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Problem Solving

  • By: Dong-gwi Lee
  • In: Encyclopedia of School Psychology
  • Edited by: Steven W. Lee
  • Subject:School/Educational Psychology (general), School Psychology, Educational Psychology

Much of life involves solving problems. From major decision making (e.g., purchasing a new car, choosing an academic major), to responding to daily hassles (e.g., having a flat tire) and stressful life events (e.g., unemployment, divorce, or death of significant others), how people solve various life problems has been an important subject of research and practice for mental health professionals. Formally defined, problem solving is a goal-directed process that includes identifying the problem, generating solutions, selecting the best solution(s) and implementing it (them), and evaluating the outcome(s).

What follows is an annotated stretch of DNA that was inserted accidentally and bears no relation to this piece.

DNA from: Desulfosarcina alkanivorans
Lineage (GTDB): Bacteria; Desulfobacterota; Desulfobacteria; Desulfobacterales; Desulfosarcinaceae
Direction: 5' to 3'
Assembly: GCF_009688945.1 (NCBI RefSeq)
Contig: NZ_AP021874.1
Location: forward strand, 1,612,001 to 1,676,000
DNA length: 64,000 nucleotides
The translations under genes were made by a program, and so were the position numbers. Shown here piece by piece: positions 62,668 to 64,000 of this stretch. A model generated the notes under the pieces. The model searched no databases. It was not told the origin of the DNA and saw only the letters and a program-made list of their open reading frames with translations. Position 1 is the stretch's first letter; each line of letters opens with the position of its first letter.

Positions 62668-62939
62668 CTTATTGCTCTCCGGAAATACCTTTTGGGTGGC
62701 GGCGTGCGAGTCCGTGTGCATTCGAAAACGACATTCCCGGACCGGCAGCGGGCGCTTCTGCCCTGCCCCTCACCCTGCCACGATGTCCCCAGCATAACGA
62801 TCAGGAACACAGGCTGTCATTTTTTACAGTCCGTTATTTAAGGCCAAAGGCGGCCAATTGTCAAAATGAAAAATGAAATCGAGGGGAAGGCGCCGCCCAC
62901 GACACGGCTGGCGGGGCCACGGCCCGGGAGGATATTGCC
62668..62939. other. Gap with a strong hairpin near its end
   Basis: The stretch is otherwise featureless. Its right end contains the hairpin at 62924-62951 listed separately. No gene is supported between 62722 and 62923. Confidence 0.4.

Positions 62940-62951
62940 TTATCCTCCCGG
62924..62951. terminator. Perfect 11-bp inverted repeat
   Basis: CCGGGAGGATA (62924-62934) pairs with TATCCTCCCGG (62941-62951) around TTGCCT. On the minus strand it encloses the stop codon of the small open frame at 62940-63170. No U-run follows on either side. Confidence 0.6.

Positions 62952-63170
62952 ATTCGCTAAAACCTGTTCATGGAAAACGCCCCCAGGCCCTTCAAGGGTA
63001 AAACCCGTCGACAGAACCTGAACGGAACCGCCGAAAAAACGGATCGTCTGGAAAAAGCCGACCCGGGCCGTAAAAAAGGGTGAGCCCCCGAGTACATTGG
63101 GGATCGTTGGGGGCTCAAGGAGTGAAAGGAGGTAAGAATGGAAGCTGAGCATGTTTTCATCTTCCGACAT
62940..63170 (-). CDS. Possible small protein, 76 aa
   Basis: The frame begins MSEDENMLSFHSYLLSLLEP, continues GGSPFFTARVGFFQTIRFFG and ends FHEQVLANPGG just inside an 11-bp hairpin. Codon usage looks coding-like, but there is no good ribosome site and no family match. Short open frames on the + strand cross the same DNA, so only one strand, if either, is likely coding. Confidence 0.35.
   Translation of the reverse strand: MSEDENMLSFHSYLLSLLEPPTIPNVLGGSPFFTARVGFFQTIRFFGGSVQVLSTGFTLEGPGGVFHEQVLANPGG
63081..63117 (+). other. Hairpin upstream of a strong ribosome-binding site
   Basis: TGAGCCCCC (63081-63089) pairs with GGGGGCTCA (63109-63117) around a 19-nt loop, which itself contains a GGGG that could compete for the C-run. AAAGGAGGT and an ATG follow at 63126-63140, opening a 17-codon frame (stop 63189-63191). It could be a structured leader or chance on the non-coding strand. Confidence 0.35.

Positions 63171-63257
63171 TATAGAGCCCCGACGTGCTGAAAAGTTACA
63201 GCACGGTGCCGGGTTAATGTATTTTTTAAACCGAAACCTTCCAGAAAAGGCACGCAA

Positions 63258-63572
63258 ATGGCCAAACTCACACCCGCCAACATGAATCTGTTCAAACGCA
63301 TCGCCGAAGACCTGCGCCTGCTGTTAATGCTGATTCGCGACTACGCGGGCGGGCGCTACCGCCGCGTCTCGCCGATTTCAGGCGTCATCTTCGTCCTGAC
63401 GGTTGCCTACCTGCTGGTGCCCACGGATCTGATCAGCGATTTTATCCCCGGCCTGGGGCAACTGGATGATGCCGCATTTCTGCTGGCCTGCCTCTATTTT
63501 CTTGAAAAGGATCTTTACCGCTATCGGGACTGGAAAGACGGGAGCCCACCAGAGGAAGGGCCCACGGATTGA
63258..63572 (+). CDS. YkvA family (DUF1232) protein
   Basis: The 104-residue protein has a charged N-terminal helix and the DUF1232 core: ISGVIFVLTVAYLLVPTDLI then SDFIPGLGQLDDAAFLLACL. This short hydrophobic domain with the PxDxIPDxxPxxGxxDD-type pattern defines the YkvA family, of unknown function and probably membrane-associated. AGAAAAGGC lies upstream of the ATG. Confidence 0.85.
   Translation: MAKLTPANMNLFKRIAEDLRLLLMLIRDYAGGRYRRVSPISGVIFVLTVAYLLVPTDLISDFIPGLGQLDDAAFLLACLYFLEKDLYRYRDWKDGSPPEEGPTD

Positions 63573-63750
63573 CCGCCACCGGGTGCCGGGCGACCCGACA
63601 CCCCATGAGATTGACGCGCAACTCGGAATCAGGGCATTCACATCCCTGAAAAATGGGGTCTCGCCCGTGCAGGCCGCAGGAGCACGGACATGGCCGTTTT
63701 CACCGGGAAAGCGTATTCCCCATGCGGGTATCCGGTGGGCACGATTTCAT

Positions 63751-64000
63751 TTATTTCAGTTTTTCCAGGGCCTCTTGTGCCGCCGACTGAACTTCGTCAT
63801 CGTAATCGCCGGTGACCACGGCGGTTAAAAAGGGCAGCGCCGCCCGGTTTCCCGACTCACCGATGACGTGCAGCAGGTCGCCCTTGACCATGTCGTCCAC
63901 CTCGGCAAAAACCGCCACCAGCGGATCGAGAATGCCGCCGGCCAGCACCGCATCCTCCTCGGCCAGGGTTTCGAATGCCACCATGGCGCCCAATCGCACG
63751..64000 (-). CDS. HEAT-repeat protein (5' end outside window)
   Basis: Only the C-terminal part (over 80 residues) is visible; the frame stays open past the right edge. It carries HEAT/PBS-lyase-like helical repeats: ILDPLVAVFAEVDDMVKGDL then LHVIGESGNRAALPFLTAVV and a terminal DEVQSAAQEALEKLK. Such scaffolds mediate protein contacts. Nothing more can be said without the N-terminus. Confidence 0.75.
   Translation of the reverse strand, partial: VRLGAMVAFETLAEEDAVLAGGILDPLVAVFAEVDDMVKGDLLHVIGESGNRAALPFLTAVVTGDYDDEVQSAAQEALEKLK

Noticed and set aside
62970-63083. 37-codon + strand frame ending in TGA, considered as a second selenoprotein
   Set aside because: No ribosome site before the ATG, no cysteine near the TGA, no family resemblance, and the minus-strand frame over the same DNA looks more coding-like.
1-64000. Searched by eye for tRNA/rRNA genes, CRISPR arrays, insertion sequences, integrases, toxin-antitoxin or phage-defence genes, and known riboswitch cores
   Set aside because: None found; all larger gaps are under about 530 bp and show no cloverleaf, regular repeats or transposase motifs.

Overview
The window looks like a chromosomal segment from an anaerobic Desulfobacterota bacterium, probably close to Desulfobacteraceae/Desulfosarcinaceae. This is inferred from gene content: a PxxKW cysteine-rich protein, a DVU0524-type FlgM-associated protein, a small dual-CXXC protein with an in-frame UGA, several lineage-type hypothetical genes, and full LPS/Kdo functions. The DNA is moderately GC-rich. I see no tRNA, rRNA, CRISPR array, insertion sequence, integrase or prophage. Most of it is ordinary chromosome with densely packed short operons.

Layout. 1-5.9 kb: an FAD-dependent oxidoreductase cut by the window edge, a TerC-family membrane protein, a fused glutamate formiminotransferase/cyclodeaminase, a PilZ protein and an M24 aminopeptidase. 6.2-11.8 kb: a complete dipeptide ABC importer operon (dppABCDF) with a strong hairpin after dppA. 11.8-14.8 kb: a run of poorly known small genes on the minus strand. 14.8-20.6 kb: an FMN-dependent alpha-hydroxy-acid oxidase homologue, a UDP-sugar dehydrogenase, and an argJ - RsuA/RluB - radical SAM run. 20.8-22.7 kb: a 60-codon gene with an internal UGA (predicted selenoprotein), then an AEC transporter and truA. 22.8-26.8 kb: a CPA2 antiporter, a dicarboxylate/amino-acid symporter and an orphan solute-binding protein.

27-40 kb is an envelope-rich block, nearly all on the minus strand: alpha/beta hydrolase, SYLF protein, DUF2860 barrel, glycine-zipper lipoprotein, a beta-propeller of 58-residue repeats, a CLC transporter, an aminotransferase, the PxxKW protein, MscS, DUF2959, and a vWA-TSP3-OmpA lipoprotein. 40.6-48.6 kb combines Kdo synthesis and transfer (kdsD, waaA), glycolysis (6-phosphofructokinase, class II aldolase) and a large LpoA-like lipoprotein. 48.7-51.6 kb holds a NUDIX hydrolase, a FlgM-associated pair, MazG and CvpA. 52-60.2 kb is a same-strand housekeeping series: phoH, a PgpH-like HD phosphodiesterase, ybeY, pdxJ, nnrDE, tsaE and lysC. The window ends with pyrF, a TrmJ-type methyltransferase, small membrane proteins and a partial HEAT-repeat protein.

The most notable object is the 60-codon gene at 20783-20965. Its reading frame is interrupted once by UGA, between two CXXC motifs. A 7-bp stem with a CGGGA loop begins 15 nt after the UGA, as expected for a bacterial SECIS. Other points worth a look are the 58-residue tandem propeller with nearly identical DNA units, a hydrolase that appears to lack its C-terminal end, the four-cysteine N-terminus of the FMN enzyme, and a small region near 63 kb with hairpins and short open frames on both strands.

Historically, the scholarly effort to define the problem-solving process with life problems finds its roots in the work of D'Zurilla and Goldfried (1971). They proposed a five-stage model of the problem-solving process:

  • General Orientation Stage: Individuals recognize and ...
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